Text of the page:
As is well known in the art, a venturi type flow meter can be used to measure the flow rate of a fluid through a pipe or duct. The mass flow rate, Qw, may be expressed in terms of the Bernoulli and continuity equations and an empirical discharge coefficient CD as follows: ##EQU1## where A2 is the venturi area, A1 is the area of an upstream measuring point, Υ is the weight density of the fluid entering the meter, g is the acceleration of gravity, dP is the differential pressure between the venturi measuring point and the upstream measuring point, and dh is the difference in height between the two measuring points. If the fluid is assumed to be air, the conditions at the upstream measuring point are substantially atmospheric, the ratio A1 /A2 is between 1.3 and 1.5, and a ratio A1 /A3 (where A3 is the area of the pipe downstream of the venturi) is between 1.2 and 1.3, it has been found experimentally that the value of Υ can be approximated by ##EQU2## where PA is the ambient or barometric pressure, TA is the ambient temperature, and C is a constant, the value of which is dependent on the system of units used.

From the above equations (I) and (II), it will be seen that it is possible to continuously measure the flow rate of intake air being taken into an internal combustion engine under all varying engine operating conditions by measuring the pressure difference between the venturi and an upstream portion of a conventional automotive carburetor. If the venturi flow meter principle is thus adapted to an automotive carburetor, it will be understood that the parameters CD, A1, A2, C, g, and dh in equations (I) and (II) are constant, and that the weight flow rate Qw may be expressed in terms of dP, Υ, PA and TA. Since Υ is a function of PA and TA as expressed in equation (II), it is clear that the value of QW may be completely determined by measurement of the three parameters dP, PA and TA.

Equations (I) and (II) may be employed within the scope of the invention. Also, although the weight flow rate QW has been taken by way of example, the mass or volumetric flow rate may be utilized if desired through simple modification of equations (I) and (II).

A carburetor intake flow measuring device according to the present invention is capable of continuously measuring the flow rate of air entering an engine through a carburetor having a venturi by measuring the pressure difference between the venturi and an upstream point. This differential pressure is converted to an analogous electric signal by a sensor which is fed into an electronic computing means, into which is also fed electric analog signals representing ambient pressure and temperature from other sensors. The electronic computing means continuously computes the flow rate of air through the carburetor using equations (I) and (II) or modifications thereof, and provides an electric or mechanical output representing the air flow rate.

It is, therefore, an object of the present invention to provide a device which is capable of measuring the instantaneous flow rate of intake air being taken into an internal combustion engine under all varying engine operating conditions by advantageously utilizing a conventional prior art carburetor having a venturi.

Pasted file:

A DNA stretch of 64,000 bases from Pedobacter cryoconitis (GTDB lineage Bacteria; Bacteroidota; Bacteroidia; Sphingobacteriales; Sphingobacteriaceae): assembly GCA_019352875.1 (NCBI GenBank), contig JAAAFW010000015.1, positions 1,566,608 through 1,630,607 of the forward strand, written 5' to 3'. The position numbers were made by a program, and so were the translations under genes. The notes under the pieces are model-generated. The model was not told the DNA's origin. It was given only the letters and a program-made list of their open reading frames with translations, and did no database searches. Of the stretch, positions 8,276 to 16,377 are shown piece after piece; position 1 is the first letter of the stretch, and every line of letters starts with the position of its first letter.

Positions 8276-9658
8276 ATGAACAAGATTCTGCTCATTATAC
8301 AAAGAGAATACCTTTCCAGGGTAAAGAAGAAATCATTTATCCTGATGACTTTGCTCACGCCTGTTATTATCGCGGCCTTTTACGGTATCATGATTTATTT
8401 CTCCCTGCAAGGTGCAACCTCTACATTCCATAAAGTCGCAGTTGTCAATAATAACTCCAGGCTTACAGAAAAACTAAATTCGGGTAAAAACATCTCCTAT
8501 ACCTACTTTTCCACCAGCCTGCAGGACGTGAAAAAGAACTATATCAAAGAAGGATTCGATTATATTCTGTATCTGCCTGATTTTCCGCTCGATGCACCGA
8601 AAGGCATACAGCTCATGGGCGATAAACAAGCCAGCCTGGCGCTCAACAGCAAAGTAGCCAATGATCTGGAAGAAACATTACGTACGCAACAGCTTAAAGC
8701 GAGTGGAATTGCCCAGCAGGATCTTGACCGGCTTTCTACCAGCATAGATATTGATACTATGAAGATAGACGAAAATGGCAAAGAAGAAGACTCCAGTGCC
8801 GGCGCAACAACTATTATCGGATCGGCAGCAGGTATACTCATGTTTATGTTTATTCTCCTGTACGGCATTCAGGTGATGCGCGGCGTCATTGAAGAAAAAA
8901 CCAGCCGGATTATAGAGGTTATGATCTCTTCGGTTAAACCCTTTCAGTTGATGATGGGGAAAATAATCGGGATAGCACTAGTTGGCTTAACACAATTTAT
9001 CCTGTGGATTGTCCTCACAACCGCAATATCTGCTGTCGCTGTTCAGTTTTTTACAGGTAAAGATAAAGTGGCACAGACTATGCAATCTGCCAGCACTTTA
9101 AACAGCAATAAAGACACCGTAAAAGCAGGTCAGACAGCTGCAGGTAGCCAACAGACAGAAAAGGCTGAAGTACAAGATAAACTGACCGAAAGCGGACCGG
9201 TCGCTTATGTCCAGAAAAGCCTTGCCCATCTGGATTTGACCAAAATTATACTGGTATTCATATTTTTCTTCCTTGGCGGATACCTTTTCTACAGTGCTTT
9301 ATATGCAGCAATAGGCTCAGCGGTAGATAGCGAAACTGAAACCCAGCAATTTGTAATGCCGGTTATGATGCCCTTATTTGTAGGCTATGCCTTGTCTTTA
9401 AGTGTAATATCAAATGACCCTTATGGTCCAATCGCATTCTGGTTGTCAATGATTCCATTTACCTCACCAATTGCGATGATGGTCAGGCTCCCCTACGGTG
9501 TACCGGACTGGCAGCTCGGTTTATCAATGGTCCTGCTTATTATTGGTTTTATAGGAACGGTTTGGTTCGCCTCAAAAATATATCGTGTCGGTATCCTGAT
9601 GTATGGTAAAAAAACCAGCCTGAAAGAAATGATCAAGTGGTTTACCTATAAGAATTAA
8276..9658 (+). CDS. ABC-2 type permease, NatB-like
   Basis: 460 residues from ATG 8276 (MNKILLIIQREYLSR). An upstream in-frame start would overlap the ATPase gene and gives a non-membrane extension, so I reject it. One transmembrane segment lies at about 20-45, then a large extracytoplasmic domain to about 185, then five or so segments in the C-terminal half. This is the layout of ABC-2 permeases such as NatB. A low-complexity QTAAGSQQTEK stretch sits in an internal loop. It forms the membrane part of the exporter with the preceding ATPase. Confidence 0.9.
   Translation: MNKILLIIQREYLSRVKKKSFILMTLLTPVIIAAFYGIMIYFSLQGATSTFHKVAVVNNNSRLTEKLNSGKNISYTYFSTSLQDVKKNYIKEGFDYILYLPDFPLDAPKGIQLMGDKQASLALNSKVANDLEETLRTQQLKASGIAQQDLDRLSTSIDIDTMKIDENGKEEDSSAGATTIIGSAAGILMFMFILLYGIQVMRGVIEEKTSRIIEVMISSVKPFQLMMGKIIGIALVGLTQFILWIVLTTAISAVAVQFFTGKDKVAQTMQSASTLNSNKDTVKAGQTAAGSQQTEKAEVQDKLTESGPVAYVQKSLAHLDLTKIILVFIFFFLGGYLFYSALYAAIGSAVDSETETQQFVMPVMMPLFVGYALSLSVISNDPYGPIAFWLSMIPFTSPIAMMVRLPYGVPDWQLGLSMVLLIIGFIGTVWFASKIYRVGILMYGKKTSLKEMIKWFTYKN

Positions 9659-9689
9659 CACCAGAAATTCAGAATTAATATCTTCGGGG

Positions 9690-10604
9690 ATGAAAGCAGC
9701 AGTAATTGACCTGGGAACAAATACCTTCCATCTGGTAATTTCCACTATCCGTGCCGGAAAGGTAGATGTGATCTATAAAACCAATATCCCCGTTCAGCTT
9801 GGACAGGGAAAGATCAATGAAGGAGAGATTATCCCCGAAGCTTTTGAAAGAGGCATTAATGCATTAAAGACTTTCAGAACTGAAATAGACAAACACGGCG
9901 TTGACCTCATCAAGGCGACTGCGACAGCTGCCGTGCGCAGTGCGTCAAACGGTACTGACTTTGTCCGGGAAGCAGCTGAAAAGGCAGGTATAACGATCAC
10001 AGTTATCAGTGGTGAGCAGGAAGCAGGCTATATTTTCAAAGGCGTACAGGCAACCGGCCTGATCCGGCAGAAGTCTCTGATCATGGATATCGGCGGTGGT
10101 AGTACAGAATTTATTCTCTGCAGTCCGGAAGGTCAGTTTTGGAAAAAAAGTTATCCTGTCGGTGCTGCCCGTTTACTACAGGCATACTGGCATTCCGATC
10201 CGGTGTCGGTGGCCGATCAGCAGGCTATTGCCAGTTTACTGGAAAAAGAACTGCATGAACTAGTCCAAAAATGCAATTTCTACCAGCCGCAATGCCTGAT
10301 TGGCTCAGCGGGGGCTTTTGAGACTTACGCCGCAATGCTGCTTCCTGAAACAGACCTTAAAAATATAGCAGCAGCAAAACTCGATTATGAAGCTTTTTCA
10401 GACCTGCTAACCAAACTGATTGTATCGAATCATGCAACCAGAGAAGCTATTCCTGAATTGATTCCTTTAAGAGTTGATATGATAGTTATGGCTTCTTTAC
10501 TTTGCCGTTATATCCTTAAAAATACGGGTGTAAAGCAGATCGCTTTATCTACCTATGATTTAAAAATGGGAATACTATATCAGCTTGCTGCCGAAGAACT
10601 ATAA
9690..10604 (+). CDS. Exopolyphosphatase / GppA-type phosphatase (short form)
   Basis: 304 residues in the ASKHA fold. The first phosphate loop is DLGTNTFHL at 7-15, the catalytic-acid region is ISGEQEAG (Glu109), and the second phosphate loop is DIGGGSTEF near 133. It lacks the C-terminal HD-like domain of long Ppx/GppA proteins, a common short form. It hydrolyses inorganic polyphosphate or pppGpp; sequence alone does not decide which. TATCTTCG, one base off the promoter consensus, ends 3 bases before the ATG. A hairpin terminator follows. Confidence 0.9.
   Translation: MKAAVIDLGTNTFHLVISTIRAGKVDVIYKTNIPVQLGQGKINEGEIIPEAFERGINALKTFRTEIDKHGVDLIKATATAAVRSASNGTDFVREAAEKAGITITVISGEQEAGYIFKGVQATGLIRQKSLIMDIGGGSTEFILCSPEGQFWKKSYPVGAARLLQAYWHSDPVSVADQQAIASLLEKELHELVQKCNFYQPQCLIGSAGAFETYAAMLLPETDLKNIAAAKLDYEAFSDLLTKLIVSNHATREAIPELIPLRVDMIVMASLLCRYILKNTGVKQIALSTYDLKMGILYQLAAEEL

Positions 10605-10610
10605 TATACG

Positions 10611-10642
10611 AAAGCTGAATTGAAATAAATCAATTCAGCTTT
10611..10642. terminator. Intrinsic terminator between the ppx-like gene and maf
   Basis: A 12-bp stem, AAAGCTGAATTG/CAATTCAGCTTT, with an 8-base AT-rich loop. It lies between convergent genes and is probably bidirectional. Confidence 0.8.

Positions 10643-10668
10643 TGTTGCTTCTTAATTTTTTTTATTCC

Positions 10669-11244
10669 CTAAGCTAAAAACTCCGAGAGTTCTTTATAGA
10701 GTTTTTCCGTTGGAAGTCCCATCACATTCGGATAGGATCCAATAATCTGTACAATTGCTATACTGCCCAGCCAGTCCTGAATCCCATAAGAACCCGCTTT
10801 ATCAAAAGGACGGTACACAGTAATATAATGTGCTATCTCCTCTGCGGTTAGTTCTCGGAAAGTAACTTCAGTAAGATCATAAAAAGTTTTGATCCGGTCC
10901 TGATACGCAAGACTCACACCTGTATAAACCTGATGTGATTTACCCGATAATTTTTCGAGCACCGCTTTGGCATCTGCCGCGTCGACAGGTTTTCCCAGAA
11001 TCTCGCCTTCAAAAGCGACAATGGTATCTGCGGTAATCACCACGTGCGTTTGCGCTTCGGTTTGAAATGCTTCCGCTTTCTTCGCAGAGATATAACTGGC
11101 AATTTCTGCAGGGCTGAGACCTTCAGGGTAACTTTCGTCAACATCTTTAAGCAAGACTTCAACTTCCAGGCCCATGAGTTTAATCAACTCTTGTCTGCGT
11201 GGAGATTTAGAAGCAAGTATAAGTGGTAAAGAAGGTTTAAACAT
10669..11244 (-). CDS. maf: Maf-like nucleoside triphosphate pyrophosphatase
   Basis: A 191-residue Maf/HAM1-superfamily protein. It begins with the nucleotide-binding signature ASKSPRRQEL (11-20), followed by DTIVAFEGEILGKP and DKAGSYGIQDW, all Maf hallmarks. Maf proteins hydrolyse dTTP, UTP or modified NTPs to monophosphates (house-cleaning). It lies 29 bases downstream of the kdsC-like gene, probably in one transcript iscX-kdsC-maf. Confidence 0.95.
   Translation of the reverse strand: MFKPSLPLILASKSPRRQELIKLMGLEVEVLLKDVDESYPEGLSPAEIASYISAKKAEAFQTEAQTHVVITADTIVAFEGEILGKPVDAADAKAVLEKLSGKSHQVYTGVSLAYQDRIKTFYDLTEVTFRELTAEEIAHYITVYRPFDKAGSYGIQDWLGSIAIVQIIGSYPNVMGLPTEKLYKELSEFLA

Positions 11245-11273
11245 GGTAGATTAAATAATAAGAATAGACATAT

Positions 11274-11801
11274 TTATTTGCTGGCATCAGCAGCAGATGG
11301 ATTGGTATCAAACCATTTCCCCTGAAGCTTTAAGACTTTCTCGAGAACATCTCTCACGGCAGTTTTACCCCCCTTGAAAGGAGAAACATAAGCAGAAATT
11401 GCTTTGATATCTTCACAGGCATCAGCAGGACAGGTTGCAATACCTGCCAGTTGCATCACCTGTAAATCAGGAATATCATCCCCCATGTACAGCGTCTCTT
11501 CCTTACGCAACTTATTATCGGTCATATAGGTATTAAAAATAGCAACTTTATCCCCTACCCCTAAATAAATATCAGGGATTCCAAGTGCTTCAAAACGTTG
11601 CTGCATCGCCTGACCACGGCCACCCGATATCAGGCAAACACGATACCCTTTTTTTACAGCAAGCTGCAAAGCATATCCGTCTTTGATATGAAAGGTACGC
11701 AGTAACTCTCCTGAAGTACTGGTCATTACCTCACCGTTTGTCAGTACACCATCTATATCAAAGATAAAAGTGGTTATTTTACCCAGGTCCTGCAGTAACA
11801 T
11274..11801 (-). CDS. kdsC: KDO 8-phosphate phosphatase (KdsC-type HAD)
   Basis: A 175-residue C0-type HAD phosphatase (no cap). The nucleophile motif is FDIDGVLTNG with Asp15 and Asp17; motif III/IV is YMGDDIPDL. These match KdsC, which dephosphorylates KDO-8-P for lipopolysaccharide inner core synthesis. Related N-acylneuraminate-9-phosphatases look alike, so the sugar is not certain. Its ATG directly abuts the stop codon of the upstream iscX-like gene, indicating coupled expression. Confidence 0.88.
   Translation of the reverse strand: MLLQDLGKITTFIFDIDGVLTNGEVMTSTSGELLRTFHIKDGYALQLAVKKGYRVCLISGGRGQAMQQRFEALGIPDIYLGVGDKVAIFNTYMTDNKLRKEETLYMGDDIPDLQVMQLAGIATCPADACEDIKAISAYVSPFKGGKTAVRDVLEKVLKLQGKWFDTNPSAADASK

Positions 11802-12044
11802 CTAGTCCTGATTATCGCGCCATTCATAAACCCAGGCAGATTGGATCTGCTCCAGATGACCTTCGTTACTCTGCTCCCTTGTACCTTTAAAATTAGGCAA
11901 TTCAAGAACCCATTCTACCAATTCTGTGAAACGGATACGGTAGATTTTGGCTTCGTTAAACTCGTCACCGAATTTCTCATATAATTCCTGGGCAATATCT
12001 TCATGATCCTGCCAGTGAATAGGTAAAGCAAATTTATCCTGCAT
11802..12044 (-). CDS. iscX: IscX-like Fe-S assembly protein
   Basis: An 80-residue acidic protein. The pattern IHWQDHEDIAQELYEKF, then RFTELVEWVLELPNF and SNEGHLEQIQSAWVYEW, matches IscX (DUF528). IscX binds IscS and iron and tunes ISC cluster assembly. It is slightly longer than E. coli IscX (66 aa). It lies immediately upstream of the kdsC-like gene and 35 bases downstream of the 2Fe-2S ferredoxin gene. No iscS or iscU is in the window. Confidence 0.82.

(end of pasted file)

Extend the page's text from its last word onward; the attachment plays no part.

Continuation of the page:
Another object of the present invention is to provide an intake air flow measuring device which is simple in construction and economical to manufacture on a commercial production basis.

Still another object of the present invention is to provide an intake air flow measuring device which is highly reliable in operation and can be easily utilized with a conventional carburetor having a venturi.

These and other objects and advantages of the present invention will become apparent from the following detailed description taken in conjunction with the accompanying drawings in which like reference numerals designate corresponding parts in all figures and in which:

FIG. 1 is a schematic sectional view of a preferred embodiment of a carburetor intake air flow measuring device according to the present invention connected to a conventional carburetor having a venturi;

FIG. 2 is a schematic sectional view of another embodiment of a carburetor intake air flow measuring device according to the present invention; and

FIG. 3 is a schematic sectional view of a modified form of the carburetor intake air flow measuring devices shown in FIGS. 1 and 2.

Referring now to the drawings and more particularly to FIG. 1, there is shown an embodiment of a carburetor intake air flow measuring device of the present invention connected to a single-barrel carburetor 10. The carburetor 10 comprises a carburetor body 11, an inner surface of which defines a carburetor induction passageway 12 communicating with an intake manifold of an internal combustion engine (not shown). The carburetor 10 is also provided with a throttle valve 13 which is mounted on a rotatable shaft 13a for rotation within the carburetor induction passageway 12, a venturi 14, and a float chamber 15 containing fuel 15a. The carburetor body 11 has formed therein a fuel supply passageway 16 for supplying the fuel 15a into the carburetor induction passageway 12 from the float chamber 15 through a fuel jet 17 and a nozzle 18 having an opening or port 18a which opens into the venturi 14.